Most wet AMD patients who haven’t been treated previously may regain vision at a slower rate after initial anti-VEGF therapy, but this early response may result in better long-term vision outcomes by 24 months of treatment, a new study in Ophthalmology Retina reports.
These findings suggest continued treatment may result in greater vision improvements when consistent anti-VEGF therapy is maintained over a longer period of time, the research team from California suggests.
The study was a secondary analysis of the HARBOR trial and looked at whether peak best-corrected visual acuity (BCVA) could predict changes in BCVA by the study’s end.
The participants were treatment naïve, aged 50 or older and had subfoveal neovascular AMD. The study pooled data by anti-VEGF (Lucentis, Genentech) dose and separately evaluated data by dosing schedule, either dosing as needed or monthly.
The study defined “time to peak” BCVA as the monthly evaluation at which the patient’s greatest gain in Early Treatment Diabetic Retinopathy Study (ETDRS) letters was achieved from baseline.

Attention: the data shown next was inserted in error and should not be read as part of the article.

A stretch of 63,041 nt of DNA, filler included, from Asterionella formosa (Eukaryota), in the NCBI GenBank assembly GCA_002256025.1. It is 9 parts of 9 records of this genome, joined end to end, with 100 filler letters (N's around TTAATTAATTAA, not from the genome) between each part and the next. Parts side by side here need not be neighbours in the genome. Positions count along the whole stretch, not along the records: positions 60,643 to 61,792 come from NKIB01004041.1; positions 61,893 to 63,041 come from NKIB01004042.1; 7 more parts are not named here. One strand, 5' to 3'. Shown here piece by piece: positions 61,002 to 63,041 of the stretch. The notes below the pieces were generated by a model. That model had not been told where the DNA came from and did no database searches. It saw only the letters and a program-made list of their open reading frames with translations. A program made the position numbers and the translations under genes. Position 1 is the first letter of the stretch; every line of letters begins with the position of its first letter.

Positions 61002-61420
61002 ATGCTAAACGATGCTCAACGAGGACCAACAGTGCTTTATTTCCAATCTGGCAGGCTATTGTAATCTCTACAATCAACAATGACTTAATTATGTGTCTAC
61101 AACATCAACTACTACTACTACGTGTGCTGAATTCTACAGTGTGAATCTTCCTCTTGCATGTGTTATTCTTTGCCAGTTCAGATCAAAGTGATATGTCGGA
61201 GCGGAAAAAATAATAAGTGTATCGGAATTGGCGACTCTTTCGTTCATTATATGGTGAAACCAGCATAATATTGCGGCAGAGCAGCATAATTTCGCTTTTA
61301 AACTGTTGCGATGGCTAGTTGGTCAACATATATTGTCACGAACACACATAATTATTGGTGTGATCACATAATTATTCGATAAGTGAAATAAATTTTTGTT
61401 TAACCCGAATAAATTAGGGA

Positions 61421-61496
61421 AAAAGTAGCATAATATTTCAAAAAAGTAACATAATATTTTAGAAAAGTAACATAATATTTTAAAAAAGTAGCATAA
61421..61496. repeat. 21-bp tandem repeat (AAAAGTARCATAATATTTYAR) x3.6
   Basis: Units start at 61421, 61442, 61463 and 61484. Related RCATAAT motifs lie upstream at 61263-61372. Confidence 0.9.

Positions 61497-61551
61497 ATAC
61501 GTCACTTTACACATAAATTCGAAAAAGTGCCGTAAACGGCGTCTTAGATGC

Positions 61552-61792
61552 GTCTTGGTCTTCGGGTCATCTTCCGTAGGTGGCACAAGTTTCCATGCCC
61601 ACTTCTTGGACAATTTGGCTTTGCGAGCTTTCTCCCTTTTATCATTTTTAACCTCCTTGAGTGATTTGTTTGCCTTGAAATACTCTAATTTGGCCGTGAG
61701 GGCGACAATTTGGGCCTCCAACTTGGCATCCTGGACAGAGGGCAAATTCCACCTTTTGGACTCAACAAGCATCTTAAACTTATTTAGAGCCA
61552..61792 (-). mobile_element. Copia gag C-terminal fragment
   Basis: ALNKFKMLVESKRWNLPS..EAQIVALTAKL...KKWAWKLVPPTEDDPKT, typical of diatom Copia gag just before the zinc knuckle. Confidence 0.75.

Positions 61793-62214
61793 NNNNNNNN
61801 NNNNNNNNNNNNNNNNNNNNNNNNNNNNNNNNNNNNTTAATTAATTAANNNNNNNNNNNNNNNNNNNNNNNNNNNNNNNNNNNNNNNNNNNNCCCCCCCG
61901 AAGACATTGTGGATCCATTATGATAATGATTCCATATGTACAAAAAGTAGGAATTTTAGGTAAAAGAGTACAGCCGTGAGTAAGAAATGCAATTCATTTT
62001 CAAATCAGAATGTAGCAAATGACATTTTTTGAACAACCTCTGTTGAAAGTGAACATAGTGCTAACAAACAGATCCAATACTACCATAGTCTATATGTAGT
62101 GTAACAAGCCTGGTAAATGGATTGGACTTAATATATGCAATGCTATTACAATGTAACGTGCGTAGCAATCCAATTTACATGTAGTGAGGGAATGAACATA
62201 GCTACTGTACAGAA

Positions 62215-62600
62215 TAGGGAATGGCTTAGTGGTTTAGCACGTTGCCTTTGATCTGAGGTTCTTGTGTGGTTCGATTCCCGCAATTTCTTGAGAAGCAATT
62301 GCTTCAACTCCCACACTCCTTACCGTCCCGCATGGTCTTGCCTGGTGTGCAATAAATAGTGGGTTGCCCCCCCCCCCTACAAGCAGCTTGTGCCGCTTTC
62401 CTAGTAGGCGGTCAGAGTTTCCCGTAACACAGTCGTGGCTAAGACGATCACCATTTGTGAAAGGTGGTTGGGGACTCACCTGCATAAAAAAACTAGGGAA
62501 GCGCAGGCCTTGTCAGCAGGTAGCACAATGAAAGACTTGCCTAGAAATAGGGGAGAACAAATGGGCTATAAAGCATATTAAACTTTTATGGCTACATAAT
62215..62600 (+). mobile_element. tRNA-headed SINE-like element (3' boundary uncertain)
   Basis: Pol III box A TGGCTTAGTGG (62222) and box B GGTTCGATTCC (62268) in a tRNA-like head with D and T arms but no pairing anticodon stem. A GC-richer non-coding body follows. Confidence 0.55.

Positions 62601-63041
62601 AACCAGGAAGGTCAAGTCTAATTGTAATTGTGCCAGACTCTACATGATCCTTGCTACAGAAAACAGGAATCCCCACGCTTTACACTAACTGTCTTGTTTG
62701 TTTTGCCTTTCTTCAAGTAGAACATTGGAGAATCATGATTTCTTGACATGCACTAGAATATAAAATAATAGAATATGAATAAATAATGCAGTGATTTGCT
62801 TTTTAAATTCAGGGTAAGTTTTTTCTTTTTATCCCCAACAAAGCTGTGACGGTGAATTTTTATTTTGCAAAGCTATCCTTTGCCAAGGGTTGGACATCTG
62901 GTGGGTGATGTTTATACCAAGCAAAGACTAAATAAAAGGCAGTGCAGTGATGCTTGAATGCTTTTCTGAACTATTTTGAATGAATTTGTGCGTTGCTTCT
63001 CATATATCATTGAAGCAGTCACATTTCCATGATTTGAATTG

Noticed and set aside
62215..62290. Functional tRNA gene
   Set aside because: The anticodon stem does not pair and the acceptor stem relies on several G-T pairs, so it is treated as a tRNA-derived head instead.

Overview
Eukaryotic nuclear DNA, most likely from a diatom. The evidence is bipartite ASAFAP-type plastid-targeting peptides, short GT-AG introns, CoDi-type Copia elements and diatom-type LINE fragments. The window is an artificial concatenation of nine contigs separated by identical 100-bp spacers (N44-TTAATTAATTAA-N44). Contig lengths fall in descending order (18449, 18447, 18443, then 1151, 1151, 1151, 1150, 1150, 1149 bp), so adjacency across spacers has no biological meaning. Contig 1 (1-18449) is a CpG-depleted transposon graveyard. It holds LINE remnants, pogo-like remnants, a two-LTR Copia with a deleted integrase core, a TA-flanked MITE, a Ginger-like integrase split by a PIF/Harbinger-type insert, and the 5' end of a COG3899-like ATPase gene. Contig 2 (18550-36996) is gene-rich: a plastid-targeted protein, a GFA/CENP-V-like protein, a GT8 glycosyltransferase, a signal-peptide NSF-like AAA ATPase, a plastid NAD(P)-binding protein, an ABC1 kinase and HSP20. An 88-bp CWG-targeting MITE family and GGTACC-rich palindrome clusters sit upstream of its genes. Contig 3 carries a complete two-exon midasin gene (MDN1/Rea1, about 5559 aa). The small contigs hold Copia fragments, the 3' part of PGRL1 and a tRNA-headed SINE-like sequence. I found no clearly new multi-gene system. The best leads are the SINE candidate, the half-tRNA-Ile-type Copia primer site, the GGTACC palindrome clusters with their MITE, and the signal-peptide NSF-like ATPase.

“Early peakers” had peak BCVA between day seven and six months. “Late peakers” achieved peak BCVA between months seven, 12, 13, 18, 19 and 24. The researchers considered several variables including baseline demographic/clinical characteristics, presence of persistent subretinal fluid or intraretinal fluid and “on-study” events such as atrophy status, fibrosis and retinal pigment epithelium tears.
Most patients reached peak BCVA after more than six months of treatment: 64% in the as-needed dosing group (301/474) and 70% in the monthly group (327/469). Additionally, 36% of the as-needed dosing group and 30% of the monthly dosing patients peaked early, while 64% and 70%, respectively, peaked late.
At month 24, early peakers, on average, lost vision (as-needed dosing: −1.6 ETDRS letters, monthly dosers: −1.9 ETDRS letters). By contrast, late peakers had significantly better vision gains from baseline (as-needed dosers: 8.5 to 17.7 ETDRS letters, monthly dosers: 10.1 to 18.7 ETDRS letters).
The study found no differences in patient characteristics, persistent subretinal fluid/intraretinal fluid or on-study events that accounted for the different outcomes between early vs. late peakers.
|Khurana RN, Chang L, Day B, et al. Timing of peak vision gains in patients with neovascular age-related macular degeneration treated with ranibizumab. Ophthalmology Retina. February 27, 2020. [Epub ahead of print].|